Taking into Account the Context of Learners and the Community It is proposed that several of the prime learning challenges should be built around the principle of Community Learning Challenges. Their research should then lead to bespoke prime challenges that are pertinent to each school. Related Publications. Clive Davies, OBE. Eating Disorders Awareness Week.
History Learning Challenge Curriculum Plan. Creating a curriculum that works with Focus English and Focus Maths. Click the button at the top right of the page to download Download. If programs are effective, it might also be prudent to ask whether they provide value for money economic evaluation. Figure 3.
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Some examples of program needs, inputs, activities and outcomes. Process evaluation is particularly helpful where programs fail to achieve their goals. It helps to explain whether that occurred because of a failure of implementation, a design flaw in the program, or because of some external barrier in the operating environment. Process evaluation also helps to build an understanding of the mechanisms at play in successful programs so that they can be replicated and built upon.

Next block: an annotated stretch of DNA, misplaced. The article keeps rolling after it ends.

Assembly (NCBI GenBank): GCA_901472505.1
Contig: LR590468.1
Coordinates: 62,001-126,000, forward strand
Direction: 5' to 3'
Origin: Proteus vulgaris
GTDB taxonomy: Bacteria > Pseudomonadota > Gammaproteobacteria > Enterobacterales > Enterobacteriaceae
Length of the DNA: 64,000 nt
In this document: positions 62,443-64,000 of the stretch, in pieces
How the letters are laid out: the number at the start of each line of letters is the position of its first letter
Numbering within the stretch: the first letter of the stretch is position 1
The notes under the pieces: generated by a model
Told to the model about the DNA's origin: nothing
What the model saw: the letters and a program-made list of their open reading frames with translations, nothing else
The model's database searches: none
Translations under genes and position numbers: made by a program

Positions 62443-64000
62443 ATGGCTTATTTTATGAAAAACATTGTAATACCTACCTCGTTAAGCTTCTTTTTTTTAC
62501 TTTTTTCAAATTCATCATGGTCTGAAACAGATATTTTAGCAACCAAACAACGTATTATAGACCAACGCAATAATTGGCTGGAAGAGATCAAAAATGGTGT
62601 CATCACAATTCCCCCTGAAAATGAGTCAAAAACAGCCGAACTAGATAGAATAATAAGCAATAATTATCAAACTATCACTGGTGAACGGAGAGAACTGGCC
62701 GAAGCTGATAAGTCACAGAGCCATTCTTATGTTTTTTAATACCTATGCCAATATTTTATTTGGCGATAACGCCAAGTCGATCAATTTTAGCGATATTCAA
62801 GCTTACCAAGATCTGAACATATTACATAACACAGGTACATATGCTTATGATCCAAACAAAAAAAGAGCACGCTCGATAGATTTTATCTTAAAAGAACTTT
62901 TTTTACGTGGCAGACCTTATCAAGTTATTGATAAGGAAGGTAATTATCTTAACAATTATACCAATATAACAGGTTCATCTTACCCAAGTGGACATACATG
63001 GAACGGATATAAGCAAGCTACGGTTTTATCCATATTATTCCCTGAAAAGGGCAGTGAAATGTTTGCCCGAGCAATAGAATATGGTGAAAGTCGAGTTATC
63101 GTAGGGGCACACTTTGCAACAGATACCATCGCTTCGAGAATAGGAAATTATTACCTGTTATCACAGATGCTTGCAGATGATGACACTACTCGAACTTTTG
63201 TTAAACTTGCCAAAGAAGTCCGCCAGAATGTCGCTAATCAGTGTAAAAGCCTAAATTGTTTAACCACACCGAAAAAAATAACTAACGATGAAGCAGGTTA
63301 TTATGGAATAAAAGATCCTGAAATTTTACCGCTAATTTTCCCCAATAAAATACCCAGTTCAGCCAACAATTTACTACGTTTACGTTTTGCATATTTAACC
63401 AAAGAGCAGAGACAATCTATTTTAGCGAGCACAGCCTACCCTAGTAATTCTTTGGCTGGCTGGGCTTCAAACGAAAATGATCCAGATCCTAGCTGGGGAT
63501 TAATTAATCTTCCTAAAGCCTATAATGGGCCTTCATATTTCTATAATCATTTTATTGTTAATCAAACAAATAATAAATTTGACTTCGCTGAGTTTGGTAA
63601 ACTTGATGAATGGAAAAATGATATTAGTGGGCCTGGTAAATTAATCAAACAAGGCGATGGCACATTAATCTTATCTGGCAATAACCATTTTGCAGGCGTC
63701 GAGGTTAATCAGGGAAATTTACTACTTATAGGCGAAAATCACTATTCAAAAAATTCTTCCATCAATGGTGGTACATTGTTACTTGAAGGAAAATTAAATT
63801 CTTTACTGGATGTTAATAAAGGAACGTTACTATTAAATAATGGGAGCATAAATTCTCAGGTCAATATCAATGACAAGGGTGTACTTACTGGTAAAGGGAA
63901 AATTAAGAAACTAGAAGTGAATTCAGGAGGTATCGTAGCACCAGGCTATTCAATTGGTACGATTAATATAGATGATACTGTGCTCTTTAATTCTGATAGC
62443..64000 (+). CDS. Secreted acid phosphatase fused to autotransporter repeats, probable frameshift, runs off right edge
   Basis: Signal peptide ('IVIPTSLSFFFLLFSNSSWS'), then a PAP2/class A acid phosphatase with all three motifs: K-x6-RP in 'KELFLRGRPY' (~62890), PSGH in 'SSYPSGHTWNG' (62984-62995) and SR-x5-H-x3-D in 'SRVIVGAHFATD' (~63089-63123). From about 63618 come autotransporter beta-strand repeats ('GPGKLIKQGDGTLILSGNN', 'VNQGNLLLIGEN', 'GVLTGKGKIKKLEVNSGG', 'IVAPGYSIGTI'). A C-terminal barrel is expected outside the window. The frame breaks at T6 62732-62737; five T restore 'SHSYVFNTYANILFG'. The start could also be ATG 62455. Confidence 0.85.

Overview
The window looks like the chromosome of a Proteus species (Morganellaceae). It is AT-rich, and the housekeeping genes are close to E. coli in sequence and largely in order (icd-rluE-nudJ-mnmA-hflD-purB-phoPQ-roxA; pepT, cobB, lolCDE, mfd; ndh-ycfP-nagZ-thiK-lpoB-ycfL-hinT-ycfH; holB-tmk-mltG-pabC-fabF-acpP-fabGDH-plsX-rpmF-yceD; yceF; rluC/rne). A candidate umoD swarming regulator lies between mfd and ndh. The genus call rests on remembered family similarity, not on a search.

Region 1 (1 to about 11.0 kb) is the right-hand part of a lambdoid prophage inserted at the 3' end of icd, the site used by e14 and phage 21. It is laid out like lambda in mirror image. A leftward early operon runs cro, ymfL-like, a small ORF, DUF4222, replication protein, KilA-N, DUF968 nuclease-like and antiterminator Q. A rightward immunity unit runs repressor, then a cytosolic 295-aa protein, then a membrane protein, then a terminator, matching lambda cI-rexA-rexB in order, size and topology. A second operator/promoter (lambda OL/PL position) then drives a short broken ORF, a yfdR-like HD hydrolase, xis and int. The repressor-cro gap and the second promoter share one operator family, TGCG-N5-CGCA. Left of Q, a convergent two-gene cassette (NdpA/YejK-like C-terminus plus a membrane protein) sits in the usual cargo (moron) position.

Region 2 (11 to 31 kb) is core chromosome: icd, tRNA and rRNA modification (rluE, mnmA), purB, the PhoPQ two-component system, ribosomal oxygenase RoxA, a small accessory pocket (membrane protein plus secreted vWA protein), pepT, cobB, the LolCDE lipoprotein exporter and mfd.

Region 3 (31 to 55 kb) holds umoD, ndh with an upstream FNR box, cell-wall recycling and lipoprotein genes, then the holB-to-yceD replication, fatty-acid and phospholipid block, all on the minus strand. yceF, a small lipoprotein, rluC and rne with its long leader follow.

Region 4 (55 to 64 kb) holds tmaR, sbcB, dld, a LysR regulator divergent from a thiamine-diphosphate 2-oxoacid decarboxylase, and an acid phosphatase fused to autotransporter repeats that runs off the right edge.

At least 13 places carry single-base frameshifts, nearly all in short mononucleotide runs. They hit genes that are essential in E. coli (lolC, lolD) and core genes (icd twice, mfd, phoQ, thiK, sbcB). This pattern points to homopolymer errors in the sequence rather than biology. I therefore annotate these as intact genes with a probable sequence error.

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Outcome evaluation usually identifies average effects: were the recipients better off under this program than they would have been in its absence. It can explore who the program had an impact on, to what extent, in what ways, and under what circumstances. This is important because very few programs work for everyone. Identifying people who are not responding to the program helps to target alternative courses of action.
Economic evaluations help us choose between alternatives when we have many known ways of achieving the same outcomes. In these circumstances, the choice often comes down to what is the most effective use of limited resources. If programs are demonstrably ineffective, there is little sense in conducting economic evaluations.